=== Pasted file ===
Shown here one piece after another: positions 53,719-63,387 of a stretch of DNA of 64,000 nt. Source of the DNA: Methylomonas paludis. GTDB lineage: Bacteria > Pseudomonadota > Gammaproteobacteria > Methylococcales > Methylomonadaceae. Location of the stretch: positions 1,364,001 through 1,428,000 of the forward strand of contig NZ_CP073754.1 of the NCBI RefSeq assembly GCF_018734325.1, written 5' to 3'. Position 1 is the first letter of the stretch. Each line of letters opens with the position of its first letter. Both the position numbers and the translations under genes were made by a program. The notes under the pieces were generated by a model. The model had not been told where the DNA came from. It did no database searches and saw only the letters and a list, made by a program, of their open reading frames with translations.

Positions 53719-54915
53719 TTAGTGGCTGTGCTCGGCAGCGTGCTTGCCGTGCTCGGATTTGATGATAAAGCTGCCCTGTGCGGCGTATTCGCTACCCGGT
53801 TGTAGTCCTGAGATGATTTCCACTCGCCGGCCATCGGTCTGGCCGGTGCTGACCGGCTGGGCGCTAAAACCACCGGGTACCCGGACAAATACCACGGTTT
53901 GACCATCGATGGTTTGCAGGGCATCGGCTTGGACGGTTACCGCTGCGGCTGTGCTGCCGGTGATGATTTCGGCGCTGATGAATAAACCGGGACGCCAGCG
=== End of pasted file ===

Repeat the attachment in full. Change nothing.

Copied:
Shown here one piece after another: positions 53,719-63,387 of a stretch of DNA of 64,000 nt. Source of the DNA: Methylomonas paludis. GTDB lineage: Bacteria > Pseudomonadota > Gammaproteobacteria > Methylococcales > Methylomonadaceae. Location of the stretch: positions 1,364,001 through 1,428,000 of the forward strand of contig NZ_CP073754.1 of the NCBI RefSeq assembly GCF_018734325.1, written 5' to 3'. Position 1 is the first letter of the stretch. Each line of letters opens with the position of its first letter. Both the position numbers and the translations under genes were made by a program. The notes under the pieces were generated by a model. The model had not been told where the DNA came from. It did no database searches and saw only the letters and a list, made by a program, of their open reading frames with translations.

Positions 53719-54915
53719 TTAGTGGCTGTGCTCGGCAGCGTGCTTGCCGTGCTCGGATTTGATGATAAAGCTGCCCTGTGCGGCGTATTCGCTACCCGGT
53801 TGTAGTCCTGAGATGATTTCCACTCGCCGGCCATCGGTCTGGCCGGTGCTGACCGGCTGGGCGCTAAAACCACCGGGTACCCGGACAAATACCACGGTTT
53901 GACCATCGATGGTTTGCAGGGCATCGGCTTGGACGGTTACCGCTGCGGCTGTGCTGCCGGTGATGATTTCGGCGCTGATGAATAAACCGGGACGCCAGCG